Journey Through the Night, by Anne de Vries. A family in Holland joins the Underground during the Nazi occupation. It’s aimed at younger readers, but I reread it recently and was still moved. It’s a powerful kind of story that asks, “What would you do?” without letting you off the hook because of your youth.

The Lord of the Rings, by J.R.R. Tolkien. I loved the movies, because they were incredibly fine representations of the books. But they’re not substitutes. I’ve reread them over and over and they make me feel smarter, somehow.

The Great Divorce, by C.S. Lewis. He uses story to make his point. You’d think a novel about people on a bus ride to hell would be blatantly allegorical, or preachy, or just too much of a downer. None of this is true, and years later, I’m still chewing over what he said.

Legacy of Ashes, by Tim Weiner. Why would a book about the sad history of the CIA make my list? It helps that it’s a remarkably agile read considering its subject matter. What I appreciate most, though, were the stories from the field, some truly tragic, that transpired as a result of the CIA’s missteps. This made my imagination go wild, which served as the impetus of my comic book, Kayless.

A Swiftly Tilting Planet, by Madeleine L’Engle. This is the third book in what’s now called the Time Quintet. A Wrinkle in Time gets the most attention (and ill-fated stabs at a film adaptation) but the story of Charles Wallace’s journey through time to inhabit the lives of key individuals in order to stop a nuclear holocaust stuck with me longer. I think it’s also the first time in my life a story crushed me.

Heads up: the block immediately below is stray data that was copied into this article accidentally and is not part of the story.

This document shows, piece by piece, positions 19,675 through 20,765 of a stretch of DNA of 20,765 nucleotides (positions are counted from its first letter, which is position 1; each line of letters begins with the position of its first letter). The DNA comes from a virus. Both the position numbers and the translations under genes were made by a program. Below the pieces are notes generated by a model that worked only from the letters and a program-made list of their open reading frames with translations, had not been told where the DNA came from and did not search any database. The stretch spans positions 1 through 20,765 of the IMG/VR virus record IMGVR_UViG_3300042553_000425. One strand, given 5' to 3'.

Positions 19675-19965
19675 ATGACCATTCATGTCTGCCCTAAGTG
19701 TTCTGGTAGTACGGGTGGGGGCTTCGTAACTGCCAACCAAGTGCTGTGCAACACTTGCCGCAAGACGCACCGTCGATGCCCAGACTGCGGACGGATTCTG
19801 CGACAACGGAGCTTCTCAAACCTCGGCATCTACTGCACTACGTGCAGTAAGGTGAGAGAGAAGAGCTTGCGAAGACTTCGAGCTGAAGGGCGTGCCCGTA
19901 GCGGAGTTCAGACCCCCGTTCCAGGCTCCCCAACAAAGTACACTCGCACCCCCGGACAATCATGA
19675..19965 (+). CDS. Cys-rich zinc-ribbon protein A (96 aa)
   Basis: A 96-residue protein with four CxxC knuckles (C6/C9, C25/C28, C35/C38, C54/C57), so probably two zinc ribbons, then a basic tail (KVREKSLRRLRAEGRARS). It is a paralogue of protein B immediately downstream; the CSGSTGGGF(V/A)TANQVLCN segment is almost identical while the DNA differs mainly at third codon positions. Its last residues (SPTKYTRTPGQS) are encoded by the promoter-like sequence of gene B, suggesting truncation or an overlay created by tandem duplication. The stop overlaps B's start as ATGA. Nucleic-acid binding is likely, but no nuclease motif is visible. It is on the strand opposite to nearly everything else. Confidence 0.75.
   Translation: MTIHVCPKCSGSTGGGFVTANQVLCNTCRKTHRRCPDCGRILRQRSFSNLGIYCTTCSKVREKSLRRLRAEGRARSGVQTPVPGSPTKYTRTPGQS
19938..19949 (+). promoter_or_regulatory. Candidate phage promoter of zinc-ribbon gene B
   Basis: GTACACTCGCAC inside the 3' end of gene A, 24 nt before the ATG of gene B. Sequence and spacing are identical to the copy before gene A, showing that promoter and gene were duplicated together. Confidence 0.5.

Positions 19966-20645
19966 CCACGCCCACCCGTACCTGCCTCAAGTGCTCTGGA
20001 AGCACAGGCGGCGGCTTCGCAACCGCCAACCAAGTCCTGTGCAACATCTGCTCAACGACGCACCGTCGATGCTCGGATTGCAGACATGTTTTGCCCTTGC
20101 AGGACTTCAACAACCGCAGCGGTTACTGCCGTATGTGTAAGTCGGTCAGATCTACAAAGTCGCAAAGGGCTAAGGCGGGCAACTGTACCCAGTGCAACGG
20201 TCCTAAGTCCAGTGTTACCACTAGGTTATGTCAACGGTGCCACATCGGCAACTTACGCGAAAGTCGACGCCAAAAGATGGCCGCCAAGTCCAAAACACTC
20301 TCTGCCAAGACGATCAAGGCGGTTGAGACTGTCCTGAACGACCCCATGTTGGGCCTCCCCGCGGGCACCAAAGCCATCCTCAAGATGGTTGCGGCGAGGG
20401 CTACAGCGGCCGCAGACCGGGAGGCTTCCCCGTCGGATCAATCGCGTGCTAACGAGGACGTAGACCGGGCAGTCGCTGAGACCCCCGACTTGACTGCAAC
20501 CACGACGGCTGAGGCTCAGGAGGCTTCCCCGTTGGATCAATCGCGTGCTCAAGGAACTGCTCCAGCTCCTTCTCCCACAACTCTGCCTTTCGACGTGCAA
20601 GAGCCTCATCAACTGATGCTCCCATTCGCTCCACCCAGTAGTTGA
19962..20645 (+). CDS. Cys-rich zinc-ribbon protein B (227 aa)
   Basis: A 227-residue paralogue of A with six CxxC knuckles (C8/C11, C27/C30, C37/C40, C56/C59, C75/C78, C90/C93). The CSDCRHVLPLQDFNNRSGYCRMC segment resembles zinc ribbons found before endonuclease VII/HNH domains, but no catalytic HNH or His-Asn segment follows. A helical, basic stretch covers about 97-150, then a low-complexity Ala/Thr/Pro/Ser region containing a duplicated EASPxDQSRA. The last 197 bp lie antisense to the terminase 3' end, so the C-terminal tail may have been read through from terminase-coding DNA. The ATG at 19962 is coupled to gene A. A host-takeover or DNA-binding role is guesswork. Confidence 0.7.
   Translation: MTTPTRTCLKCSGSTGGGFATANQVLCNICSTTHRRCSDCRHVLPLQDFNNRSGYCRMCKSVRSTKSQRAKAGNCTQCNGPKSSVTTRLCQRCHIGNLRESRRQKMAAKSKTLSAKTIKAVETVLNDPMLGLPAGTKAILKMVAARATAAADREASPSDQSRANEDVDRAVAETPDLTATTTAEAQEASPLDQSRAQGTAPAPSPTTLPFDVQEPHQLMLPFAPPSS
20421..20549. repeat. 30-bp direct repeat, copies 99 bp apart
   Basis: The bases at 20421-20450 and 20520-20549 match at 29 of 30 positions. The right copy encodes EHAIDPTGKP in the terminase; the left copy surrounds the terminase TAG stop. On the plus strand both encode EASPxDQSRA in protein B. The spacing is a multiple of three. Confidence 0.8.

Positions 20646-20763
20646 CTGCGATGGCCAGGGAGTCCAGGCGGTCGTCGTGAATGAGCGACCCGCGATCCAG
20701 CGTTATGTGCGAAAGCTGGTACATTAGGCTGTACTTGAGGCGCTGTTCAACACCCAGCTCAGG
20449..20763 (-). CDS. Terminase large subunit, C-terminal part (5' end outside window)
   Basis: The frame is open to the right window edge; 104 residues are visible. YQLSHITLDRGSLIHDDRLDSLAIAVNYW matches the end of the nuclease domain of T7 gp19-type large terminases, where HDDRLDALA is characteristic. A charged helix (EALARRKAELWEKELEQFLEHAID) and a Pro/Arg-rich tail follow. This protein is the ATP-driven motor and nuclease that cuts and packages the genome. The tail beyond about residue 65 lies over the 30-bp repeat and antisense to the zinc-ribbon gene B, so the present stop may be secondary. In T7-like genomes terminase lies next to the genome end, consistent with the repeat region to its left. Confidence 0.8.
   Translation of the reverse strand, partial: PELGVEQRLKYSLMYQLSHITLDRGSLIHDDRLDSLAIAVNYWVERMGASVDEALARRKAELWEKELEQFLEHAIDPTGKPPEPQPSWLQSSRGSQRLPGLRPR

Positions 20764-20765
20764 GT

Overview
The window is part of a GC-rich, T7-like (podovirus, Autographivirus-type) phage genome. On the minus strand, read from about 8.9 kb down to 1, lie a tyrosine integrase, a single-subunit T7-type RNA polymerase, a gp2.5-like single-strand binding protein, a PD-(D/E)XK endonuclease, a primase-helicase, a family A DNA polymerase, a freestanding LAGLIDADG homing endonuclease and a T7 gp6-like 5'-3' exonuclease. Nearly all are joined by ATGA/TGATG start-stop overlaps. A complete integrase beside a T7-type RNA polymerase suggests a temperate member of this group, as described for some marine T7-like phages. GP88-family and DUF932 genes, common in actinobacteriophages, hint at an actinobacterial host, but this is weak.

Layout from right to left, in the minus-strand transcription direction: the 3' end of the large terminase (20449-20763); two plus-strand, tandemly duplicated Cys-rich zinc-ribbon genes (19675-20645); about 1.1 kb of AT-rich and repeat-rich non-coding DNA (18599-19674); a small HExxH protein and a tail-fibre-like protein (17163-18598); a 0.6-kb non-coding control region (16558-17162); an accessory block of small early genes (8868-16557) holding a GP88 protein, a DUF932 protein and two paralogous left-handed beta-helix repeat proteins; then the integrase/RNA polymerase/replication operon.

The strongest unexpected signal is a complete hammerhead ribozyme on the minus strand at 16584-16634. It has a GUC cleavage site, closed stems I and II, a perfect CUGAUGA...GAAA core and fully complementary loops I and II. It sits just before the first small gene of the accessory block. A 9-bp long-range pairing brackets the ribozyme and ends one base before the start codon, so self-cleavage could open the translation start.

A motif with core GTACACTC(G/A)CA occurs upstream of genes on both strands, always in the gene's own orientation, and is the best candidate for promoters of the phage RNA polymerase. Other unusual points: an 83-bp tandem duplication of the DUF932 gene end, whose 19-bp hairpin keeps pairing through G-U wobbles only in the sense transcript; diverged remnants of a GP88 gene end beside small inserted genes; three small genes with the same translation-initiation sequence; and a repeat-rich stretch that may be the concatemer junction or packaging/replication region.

Save the Cat, by Blake Snyder. A lot of criticism has been leveled against Blake for formulizing the screenplay-writing process. Except he was still pretty much right every time. Movies without a ‘catalyst’ feel unfocused, and without a ‘midpoint’ they start to wander. I look at it less as a formula and as more of a guideline.

Roget’s Thesaurus – I use it more in the capacity of a website than a book. But I use it a lot. Frequently, even. Repeatedly and regularly, for sure.

The Reason for God, by Timothy J. Keller. I appreciate that Keller approaches the question of how anyone can still believe in God with a well-rounded, reasonable intelligence. I love that his arguments are, for me anyway, impossible to ignore. What I appreciate most, though, is how he treats his opponents as intelligent beings and not godless, combative idiots.

The Stand, by Stephen King. This is probably my favorite adult novel. The characters are so vivid their names are burned into my memory (meanwhile, I can’t remember anyone’s names on the shows I currently watch). A virus kills 99% of the planet, and the survivors are drawn into two camps for a final showdown. It’s good versus evil, with real people on both sides trying to make sense of the new world they’ve inherited.

On Writing, by Stephen King. I enjoy reading Mr. King’s story of how he became a writer. I’ve often returned to his perspective on different do’s and don’ts for writing. What I love most of all, though, is how infectious his love of writing is. This book probably crystalized my desire to be a writer more than any other.